Last week Facebook solicited help with what it dubbed “hard questions” — including how it should tackle the spread of terrorism propaganda on its platform.

Yesterday Google followed suit with its own public pronouncement, via an op-ed in the FT newspaper, explaining how it’s ramping up measures to tackle extremist content.

Both companies have been coming under increasing political pressure in Europe especially to do more to quash extremist content — with politicians including in the UK and Germany pointing the finger of blame at platforms such as YouTube for hosting hate speech and extremist content.

Europe has suffered a spate of terror attacks in recent years, with four in the UK alone since March. And governments in the UK and France are currently considering whether to introduce a new liability for tech platforms that fail to promptly remove terrorist content — arguing that terrorists are being radicalized with the help of such content.

Earlier this month the UK’s prime minister also called for international agreements between allied, democratic governments to “regulate cyberspace to prevent the spread of extremism and terrorist planning”.

While in Germany a proposal that includes big fines for social media firms that fail to take down hate speech has already gained government backing.

Besides the threat of fines being cast into law, there’s an additional commercial incentive for Google after YouTube faced an advertiser backlash earlier this year related to ads being displayed alongside extremist content, with several companies pulling their ads from the platform.

Google subsequently updated the platform’s guidelines to stop ads being served to controversial content, including videos containing “hateful content” and “incendiary and demeaning content” so their makers could no longer monetize the content via Google’s ad network. Although the company still needs to be able to identify such content for this measure to be successful.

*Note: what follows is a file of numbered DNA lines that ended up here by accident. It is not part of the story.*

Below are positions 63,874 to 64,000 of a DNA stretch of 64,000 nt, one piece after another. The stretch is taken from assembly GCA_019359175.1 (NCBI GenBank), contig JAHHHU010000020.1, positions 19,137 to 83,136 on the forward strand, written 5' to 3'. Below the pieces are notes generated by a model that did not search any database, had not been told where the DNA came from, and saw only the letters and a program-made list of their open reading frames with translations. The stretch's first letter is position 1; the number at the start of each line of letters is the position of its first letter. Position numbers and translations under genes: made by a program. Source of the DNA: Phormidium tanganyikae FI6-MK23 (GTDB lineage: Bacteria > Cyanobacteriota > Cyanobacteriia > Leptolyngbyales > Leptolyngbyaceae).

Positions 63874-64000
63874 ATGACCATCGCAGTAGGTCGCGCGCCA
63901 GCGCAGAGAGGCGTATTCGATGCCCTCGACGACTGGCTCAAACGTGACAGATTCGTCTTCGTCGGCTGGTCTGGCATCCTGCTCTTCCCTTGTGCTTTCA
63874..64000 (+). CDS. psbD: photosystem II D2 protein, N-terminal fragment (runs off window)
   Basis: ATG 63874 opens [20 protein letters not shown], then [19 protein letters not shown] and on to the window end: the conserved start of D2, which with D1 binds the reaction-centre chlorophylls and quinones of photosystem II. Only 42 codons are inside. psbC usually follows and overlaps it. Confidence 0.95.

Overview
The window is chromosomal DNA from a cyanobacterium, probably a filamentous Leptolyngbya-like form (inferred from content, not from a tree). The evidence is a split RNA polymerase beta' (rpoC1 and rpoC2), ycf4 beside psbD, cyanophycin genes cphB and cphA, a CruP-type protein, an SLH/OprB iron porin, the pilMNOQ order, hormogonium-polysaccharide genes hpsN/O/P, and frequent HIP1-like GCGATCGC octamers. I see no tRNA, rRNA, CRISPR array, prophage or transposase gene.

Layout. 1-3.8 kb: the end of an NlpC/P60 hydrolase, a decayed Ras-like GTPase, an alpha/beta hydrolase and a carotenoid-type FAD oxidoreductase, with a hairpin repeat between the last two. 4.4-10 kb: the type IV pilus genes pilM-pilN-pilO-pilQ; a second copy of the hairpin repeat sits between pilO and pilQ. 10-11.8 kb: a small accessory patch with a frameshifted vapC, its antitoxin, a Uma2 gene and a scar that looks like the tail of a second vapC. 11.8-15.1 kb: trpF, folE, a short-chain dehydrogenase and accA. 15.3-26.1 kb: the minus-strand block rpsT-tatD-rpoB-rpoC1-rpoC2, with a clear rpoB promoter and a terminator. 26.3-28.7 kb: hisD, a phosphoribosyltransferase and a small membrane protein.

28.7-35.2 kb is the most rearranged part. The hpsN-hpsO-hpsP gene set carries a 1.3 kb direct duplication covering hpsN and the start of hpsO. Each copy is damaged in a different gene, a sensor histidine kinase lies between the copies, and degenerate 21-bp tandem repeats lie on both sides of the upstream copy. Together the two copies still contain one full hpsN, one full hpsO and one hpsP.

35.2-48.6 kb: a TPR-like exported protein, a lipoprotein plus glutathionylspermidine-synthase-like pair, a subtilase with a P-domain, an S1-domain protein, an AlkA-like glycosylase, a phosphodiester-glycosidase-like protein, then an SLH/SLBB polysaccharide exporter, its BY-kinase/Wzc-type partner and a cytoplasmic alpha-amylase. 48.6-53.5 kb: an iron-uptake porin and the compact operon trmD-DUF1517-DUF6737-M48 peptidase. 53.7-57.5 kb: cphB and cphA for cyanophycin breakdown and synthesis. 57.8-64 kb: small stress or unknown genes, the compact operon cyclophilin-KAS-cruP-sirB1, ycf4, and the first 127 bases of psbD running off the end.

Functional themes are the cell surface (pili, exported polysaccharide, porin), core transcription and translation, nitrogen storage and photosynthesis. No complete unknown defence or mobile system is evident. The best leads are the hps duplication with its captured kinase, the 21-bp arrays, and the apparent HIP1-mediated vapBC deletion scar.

Rather than requesting ideas for combating the spread of extremist content, as Facebook did last week, Google is simply stating what its plan of action is — detailing four additional steps it says it’s going to take, and conceding that more action is needed to limit the spread of violent extremism.

“While we and others have worked for years to identify and remove content that violates our policies, the uncomfortable truth is that we, as an industry, must acknowledge that more needs to be done. Now,” writes Kent Walker, general counsel 

The four additional steps Walker lists are:

  1. increased use of machine learning technology to try to automatically identify “extremist and terrorism-related videos” — though the company cautions this “can be challenging”, pointing out that news networks can also broadcast terror attack videos, for example.”We have used video analysis models to find and assess more than 50 per cent of the terrorism-related content we have removed over the past six months. We will now devote more engineering resources to apply our most advanced machine learning research to train new ‘content classifiers’ to help us more quickly identify and remove extremist and terrorism-related content,” writes Walker
  2. more independent (human) experts in YouTube’s Trusted Flagger program — aka people in the YouTube community who have a high accuracy rate for flagging problem content. Google says it will add 50 “expert NGOs”, in areas such as hate speech, self-harm and terrorism, to the existing list of 63 organizations that are already involved with flagging content, and will be offering “operational grants” to support them. It is also going to work with more counter-extremist groups to try to identify content that may be being used to radicalize and recruit extremists.